Indonesian rhombus-shaped wajik
Alternative namesWajid, pulut manis
TypeKue, kuih
Place of originIndonesia.[1]: 11 
Region or stateJava
Associated cuisineBrunei, Indonesia, Malaysia, Singapore
Serving temperatureRoom temperature
Main ingredientsGlutinous rice, sugar, coconut milk

Wajik or wajid, also known as pulut manis, is a traditional glutinous sweet made with rice, sugar and coconut milk. It is an Indonesian kue, and a kuih of Brunei, Singapore and Malaysia (especially in the state of Sabah).[citation needed]


The official Indonesian dictionary describes wajik as a confectionery made from a mixture of sticky rice, sugar, and coconut milk and cut into diamond shapes (rhombus or parallelogram).[2][1]: 12 

Ingredients and shapes

Wajik kelapa or coconut wajik wrapped in dried corn husks.

The main ingredients of wajik are glutinous rice, palm sugar, and coconut milk. The high content of sugar serves as a natural preservative since sugar inhibits the growth of microbes. A correctly produced and packaged wajik could last for up to two weeks.[3] To enhance the aroma, wajik is often enhanced with aromatic ingredients such as pandan, vanilla, or brown sugar and durian.[1]: 11  A variant called wajik kelapa uses coconut and palm sugar.

Wajik have various shapes, but the most famous one is the rhombus or parallelogram.[1]: 12  In Indonesia, several shapes of wajik include square, rectangular, rhombus, parallelogram, cylindrical, and rounded. They can be served bare or wrapped inside banana leaves or dyed corn husks.


Wajik is believed to originate from Java, Indonesia.[4][5][1]: 11  Dishes and confectionaries with the combination of sticky rice and palm sugar have a long history in Java. One of the earliest mentions of wajik is found in the Javanese manuscript Nawaruci, written by Empu Siwamurti and dated from the Majapahit period.[4]

Subsequently, wajik has occupied certain roles in Javanese tradition, for example, the Numplak Wajik or Tumplak Wajik ceremony,[6] held by Keraton Yogyakarta as part of Grebeg Muludan during the Sekaten festival.[7]



Bruneian wajid

In Brunei, this confection is known as wajid. It is prepared by steaming rice, which is then mixed with coconut milk and caramelized sugar.[8] It is finally wrapped in nyirik leaves and fastened with a pin made with the midrib of oil palm leaves,[9] in the same manner as wrapping kelupis.[citation needed] It is regarded as a traditional food which has been passed down from generation to generation.[10][11]

The 'ordinary' variety of local wajid is made with glutinous rice (beras pulut).[12] The most popular variety is wajid Jawa, which is made with beras Jawa, the local name for a type of fine-grained rice processed using a machine that is said to be not available in the country.[12] There are also initiatives by some local makers to innovate the flavour by using additional ingredients such as durian, pumpkin, yam, cassava, and chempedak.[12]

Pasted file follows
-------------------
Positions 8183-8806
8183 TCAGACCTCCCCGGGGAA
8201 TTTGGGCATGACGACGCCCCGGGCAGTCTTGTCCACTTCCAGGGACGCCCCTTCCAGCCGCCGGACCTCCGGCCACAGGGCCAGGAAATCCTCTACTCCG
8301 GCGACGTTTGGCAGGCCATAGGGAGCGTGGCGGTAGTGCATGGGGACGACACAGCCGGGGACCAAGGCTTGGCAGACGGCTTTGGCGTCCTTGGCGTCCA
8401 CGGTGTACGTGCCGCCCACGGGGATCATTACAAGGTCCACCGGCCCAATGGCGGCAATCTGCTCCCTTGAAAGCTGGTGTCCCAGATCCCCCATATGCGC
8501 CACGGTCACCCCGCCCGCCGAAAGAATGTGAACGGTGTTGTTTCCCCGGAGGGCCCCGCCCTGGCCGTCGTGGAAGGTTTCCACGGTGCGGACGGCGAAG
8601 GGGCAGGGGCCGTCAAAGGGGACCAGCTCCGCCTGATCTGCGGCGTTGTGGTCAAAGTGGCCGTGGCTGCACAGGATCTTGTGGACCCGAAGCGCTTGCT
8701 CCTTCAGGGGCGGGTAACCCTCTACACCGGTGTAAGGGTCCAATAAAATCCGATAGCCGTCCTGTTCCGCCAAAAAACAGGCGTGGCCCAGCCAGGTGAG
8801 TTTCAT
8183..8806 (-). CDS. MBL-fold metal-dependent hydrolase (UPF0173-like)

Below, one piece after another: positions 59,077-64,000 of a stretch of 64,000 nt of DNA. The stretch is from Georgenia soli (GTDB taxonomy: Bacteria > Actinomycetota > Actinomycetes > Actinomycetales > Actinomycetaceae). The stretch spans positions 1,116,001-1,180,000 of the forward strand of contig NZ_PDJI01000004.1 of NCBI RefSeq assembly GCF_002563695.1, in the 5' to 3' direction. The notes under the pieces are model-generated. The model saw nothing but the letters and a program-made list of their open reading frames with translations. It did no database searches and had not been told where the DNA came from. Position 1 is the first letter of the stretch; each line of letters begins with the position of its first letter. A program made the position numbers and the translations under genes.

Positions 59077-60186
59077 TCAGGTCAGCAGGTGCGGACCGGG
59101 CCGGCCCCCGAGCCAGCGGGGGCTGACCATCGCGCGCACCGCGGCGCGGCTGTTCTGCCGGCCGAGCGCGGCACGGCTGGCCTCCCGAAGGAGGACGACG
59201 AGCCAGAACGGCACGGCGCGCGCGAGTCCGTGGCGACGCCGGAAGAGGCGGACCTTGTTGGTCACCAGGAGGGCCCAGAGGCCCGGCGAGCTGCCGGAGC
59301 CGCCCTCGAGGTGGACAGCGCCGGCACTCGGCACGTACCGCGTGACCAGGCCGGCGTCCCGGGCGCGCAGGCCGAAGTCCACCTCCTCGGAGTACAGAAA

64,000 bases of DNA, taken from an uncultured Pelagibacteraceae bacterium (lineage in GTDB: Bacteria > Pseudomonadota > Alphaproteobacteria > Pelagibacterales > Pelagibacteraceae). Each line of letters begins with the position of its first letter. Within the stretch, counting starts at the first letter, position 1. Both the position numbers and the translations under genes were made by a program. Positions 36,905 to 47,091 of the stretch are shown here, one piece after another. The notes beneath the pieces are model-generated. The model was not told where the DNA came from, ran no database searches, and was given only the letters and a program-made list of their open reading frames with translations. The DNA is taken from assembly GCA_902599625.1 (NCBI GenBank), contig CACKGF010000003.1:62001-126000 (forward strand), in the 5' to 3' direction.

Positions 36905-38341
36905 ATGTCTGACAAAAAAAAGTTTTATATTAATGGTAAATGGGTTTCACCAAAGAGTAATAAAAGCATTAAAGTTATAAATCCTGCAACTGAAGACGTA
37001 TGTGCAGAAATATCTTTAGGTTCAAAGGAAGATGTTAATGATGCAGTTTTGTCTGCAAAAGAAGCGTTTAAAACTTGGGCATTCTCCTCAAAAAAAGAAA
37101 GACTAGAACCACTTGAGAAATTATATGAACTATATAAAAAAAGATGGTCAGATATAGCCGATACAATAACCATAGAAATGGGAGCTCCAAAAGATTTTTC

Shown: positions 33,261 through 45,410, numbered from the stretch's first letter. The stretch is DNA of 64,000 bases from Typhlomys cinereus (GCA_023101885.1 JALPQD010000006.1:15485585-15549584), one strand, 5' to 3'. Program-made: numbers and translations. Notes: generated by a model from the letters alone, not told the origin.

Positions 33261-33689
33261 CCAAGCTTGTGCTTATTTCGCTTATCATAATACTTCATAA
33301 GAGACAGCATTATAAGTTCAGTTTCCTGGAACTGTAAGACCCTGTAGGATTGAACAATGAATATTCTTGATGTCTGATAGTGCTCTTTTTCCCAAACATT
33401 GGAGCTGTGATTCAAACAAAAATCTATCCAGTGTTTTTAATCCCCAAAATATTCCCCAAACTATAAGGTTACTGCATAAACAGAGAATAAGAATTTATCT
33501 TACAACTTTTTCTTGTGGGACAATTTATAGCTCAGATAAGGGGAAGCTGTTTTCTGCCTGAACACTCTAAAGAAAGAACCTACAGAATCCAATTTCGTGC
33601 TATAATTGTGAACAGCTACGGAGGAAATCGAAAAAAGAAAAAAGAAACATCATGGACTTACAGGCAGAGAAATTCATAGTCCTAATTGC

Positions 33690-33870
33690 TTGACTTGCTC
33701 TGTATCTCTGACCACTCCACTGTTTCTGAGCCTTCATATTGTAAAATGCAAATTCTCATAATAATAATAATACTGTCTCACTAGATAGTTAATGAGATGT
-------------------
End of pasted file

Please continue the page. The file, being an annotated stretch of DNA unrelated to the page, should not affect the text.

Wajid, especially wajid Jawa, is regarded as a specialty of the Temburong District,[11][8] and it is thus also known as wajid Temburong.[12]


Square shaped Balinese wajik.

Wajik can be found in many regional Indonesian cuisines (i.e. the Javanese, Balinese, Sundanese and Sumatran Malay cuisines). In most parts of Indonesia, especially Java, it is known as wajik, while in Sumatra, it is known as pulut manis (lit.'sweet sticky rice').[5] It is made with steamed glutinous rice and further cooked in palm sugar, coconut milk, and pandan leaves.[5] The cooked rice is then spread on a surface and flattened. Once cooled, it is cut into small pieces in the shape of a diamond or rhombus.[13]

In Indonesian language, the term wajik is used to describe the shape of rhombuses or a diamond-shape. Consequently, in a card game, the carreaux (tiles or diamonds) is translated as wajik.[2]

Wajik has a cultural significance within the Javanese culture, as it often forms an essential part of the Javanese selamatan ceremony. During the annual Sekaten festival, there is a Tumplak wajik ceremony. In Pekalongan Regency, there is a regional wajik specialty called Wajik Klethik.[1]: 11 

See also


  1. ^ a b c d e f "Jajan Pasar" (PDF). Bina Nusantara Library.
  2. ^ a b "KBBI Daring-Wajik". kbbi.kemdikbud.go.id. Retrieved 2022-01-26.
  3. ^ Mentari, Alma Erin (2021-01-10). "Resep Wajik, Jajanan Klasik yang Tahan sampai 2 Minggu". KOMPAS.com (in Indonesian). Retrieved 2022-01-26.
  4. ^ a b Farhamni, Rofi Hiznul (12 January 2019). "Asal-usul Kue Wajik dan Cara Membuatnya" (in Indonesian). Retrieved 2022-01-26.
  5. ^ a b c Purwanti, Selvi (2016-05-12). "Manisnya Wajik Ketan Legit Gula Merah". MerahPutih (in Indonesian). Retrieved 2022-01-26.
  6. ^ Ghozali, Hasan Sakri. "Upacara Tumplak Wajik Awali Pembuatan Gunungan". Tribunjogja.com (in Indonesian). Retrieved 2022-01-26.
  7. ^ "Numplak Wajik". www.kratonjogja.id (in Indonesian). 21 August 2018. Retrieved 2022-01-26.
  8. ^ a b Azli Azney (28 April 2021). "Gerai Ramadhan Temburong fetes 32 vendors". Biz Brunei. Archived from the original on 15 May 2021. Retrieved 26 January 2022.
  9. ^ "Kepentingan daun sebagai pembungkus, kraf tangan". Media Permata (in Malay). 15 May 2020. Archived from the original on 21 August 2021. Retrieved 26 January 2022.
  10. ^ Marlinawaty Hussin (10 December 2016). "Makanan tradisi Brunei masih jadi pilihan" (PDF). Pelita Brunei (in Malay). No. 61 #149 (published 12 December 2016). Jabatan Penerangan. p. 20. Retrieved 26 January 2022.
  11. ^ a b Nurdiyanah R. (26 February 2020). "Pengusaha muda mempertahan kuih tradisi". Media Permata (in Malay). Archived from the original on 22 August 2021. Retrieved 26 January 2022.
  12. ^ a b c d "Wajid, Makanan Tradisi Terkenal Daerah Temburong". Brudirect.com (in Malay). 1 August 2020. Archived from the original on 26 January 2022. Retrieved 26 January 2022.
  13. ^ Anita (6 January 2014). "Wajik – Sticky Rice in Palm Sugar and Pandan Leaves". Daily Cooking Quest. Retrieved 19 June 2015.